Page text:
Kevin Garnett: The Big Ticket Goes For One Last Ride in Brooklyn - Rolling Stone
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Kevin Garnett: Valar Morghulis

The NBA’s Pure-Hearted Warrior plays out the string in Brooklyn

Kevin GarnettKevin Garnett

Kevin Garnett

Nathaniel S. Butler/NBAE via Getty Images

Kevin Garnett was drafted by the Minnesota Timberwolves on June 28, 1995, a little more than a month after his 19th birthday.

Bill Clinton was still in his first term, post-Gennifer Flowers (but pre-Monica Lewinski), the internet was encased in a bland shell of AOL, and the legendary Die Hard with a Vengeance – the one with Jeremy Irons! – had just been released to unprecedented worldwide acclaim.

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Basically, it was a super long time ago.

Since that fateful day, Garnett has become a singular stalwart in the NBA … primarily because he cares so goddamn much. About everything. The endless chattering to his teammates, his penchants for trash-talking the opposition and swearing on broadcast television, his insistence on blocking dead-ball shots after a whistle has stopped play. For better or worse, all of this was a part of the raw, sinewy, passionate Pogo-Stick that is Kevin Garnett.

That wild-eyed intensity is what makes it so odd and dissonant to watch him play for the blasé 2013-2014 Brooklyn Nets, a pointless collection of transient parts currently putting up a mild and doomed fight against the Miami Heat in the NBA Playoffs.

The Nets have no discernible identity or distinctive style of play. They operate at a glacial pace, and not in a particularly interesting way. They’re a middle-of-the-road team by all objective measures. Their home crowd has a reputation for being disengaged and tardy. And their mascot sucks. In general, the world seems more interested in buying crisp new merchandise with “Brooklyn” emblazoned on it than the on-the-court product.

The Nets are the basketball equivalent of an exurb in Phoenix: an expensive, geriatric mish-mash with no shared history. Many of their players – Joe Johnson, Paul Pierce, Garnett, to name a few – were randomly plucked from elsewhere by a Russian oligarch owner, presumably because he recognized their names from past glories. But within two years, maybe less, many of the team’s core players will either have retired or been dragged down by the ravages of time to minimal effectiveness.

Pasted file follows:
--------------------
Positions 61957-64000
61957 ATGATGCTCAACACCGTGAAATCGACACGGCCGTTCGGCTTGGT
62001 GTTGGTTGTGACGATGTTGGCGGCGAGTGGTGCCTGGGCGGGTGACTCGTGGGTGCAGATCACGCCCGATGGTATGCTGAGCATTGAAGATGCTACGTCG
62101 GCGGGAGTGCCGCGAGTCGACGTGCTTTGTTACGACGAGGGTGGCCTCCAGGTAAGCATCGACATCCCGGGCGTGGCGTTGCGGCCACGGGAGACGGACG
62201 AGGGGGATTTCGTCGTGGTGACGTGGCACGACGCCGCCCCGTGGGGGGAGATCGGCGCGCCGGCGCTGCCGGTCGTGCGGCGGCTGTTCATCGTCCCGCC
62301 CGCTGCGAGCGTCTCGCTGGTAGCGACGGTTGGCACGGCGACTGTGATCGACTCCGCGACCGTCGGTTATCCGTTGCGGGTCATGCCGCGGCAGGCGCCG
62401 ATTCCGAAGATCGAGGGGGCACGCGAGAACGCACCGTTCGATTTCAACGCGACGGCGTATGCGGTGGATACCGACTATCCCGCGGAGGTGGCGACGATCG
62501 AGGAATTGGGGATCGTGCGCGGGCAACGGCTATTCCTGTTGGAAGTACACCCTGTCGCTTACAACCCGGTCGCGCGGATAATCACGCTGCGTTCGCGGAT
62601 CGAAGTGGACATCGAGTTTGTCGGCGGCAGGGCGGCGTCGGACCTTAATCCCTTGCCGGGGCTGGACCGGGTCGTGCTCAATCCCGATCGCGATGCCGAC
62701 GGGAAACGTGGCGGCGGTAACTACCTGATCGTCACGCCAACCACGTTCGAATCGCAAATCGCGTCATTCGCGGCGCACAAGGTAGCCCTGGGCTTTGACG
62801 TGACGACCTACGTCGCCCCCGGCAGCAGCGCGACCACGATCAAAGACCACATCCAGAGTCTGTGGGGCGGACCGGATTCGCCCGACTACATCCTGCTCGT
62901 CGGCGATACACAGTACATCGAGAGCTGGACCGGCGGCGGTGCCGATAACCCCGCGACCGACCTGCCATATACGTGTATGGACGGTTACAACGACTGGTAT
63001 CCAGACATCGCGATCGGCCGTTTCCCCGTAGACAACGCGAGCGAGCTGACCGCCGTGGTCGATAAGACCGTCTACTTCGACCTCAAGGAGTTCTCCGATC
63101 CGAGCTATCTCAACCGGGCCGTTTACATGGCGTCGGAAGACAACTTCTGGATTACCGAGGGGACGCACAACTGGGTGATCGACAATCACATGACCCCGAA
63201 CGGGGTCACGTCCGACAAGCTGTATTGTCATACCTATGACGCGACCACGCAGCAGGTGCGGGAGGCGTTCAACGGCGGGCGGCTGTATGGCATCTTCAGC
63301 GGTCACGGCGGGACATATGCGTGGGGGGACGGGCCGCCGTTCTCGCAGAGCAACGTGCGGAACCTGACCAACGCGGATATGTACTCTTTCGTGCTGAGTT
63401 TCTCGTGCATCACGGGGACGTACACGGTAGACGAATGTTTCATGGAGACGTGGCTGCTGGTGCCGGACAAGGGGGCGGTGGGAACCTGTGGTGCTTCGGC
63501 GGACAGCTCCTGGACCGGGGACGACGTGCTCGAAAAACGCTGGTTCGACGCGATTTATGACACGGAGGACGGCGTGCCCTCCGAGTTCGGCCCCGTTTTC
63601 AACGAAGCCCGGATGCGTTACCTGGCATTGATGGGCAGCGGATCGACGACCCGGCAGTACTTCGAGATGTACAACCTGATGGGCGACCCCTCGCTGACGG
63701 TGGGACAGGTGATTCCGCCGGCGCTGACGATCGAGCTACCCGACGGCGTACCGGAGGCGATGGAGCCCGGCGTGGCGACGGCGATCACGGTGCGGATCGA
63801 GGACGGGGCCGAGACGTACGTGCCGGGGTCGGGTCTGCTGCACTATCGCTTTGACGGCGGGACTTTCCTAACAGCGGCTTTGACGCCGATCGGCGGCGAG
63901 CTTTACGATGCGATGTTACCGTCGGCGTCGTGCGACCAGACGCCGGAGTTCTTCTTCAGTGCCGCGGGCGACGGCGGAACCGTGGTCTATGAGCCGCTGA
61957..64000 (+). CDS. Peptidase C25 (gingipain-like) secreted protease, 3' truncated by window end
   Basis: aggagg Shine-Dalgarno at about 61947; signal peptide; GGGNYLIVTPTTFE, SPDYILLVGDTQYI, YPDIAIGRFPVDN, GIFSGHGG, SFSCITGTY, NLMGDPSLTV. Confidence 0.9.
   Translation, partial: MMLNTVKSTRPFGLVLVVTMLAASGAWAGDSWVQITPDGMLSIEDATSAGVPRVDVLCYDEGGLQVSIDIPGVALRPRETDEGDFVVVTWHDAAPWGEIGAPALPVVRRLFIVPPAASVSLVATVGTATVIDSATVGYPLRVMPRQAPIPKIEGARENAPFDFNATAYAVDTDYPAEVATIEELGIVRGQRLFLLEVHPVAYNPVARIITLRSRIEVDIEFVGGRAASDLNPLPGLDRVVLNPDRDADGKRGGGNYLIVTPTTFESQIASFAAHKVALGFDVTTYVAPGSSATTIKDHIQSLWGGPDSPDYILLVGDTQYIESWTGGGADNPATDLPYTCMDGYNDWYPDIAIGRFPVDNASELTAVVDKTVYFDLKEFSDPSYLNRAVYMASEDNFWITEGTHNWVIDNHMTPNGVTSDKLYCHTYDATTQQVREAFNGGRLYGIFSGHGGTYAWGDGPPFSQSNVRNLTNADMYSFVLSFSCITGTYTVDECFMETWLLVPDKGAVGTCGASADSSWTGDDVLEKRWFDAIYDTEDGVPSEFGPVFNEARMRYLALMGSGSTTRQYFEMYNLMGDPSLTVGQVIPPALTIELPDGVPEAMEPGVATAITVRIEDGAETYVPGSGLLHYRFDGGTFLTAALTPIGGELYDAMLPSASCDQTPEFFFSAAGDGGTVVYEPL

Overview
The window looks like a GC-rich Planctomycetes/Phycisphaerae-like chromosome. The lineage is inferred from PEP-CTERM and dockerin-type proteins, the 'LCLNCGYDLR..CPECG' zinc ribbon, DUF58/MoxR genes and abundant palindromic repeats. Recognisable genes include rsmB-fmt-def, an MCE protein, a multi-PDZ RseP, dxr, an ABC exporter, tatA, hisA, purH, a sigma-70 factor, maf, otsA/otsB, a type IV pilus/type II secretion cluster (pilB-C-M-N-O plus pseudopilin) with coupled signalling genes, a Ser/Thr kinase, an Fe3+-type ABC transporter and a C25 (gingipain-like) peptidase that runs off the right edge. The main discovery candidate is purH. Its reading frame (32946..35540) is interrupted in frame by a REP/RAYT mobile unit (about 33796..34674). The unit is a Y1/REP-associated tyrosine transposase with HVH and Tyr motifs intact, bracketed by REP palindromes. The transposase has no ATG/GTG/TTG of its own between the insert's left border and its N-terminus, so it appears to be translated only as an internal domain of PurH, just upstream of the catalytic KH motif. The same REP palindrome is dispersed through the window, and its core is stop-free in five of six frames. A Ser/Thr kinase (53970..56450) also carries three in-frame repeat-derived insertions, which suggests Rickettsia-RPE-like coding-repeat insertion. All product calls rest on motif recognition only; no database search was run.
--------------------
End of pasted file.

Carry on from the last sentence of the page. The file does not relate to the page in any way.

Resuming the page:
This mediocrity – this playing out of the string in a rootless nowhere – this is no place for the Big Ticket.

KG has always carried a fierce loyalty to the cities and franchises that he played for. Just a few months before he was traded to Brooklyn, he proclaimed: “I bleed green and I continue to do that. And if it’s up to me then I’m going to retire a Celtic.” And one of the first things he uttered on camera after winning the 2008 championship with Boston was “This is for everybody in ‘Sota!”

He’s a sentimental romantic; a franchise monogamist in a philanderer’s league. KG would always prefer to work things out rather than see other people. In that regard alone he is unique, especially after LeBron took his talents to South Beach. And yet here he is, involuntarily cast out of a Boston he’d come to love and onto a senior-citizen cruise as a last stop on his way out of the league.

Now 37, Garnett is demonstrably slowed from his peak. He’s averaging a career-low 20 minutes per game during this year’s postseason. In Game 1 of this Miami series, he recorded his first ever zero-point playoff game – his first in 139 career playoff contests. But he’s still KG: directing teammates, playing tight defense, setting hard picks and bringing his enflamed passion to the proceedings. One can’t help imagine him terrifying shoppers at the Park Slope Food Co-op, or boxing out commuters on a rush-hour L Train. His heart may still be in Boston, but his warrior soul currently resides in Brooklyn. KG knows no other way.

Even if the effort is being expended in the name of a hopeless and forgettable cause like the 2013-2014 Brooklyn Nets, it’s worth watching and appreciating. Garnett has one year remaining on his contract, but retirement looms as a possibility. If this truly is his last go-round, he’s giving it his all, even if he probably knows he deserves better. Warriors suffer their pain silently.

Regardless of what happens following his time in Brooklyn, you can bet that won’t see him linger past his expiration date. Garnett will never be a role-player on a contender; he’s the Ticket, he’s the show. He will be buried with his sword. And when his time on the battlefield is done, he’ll have something bigger waiting for him in the afterlife. Not in Springfield, but Valhalla, where only pure-hearted warriors reside.

Enjoy him while you still can, mortals.

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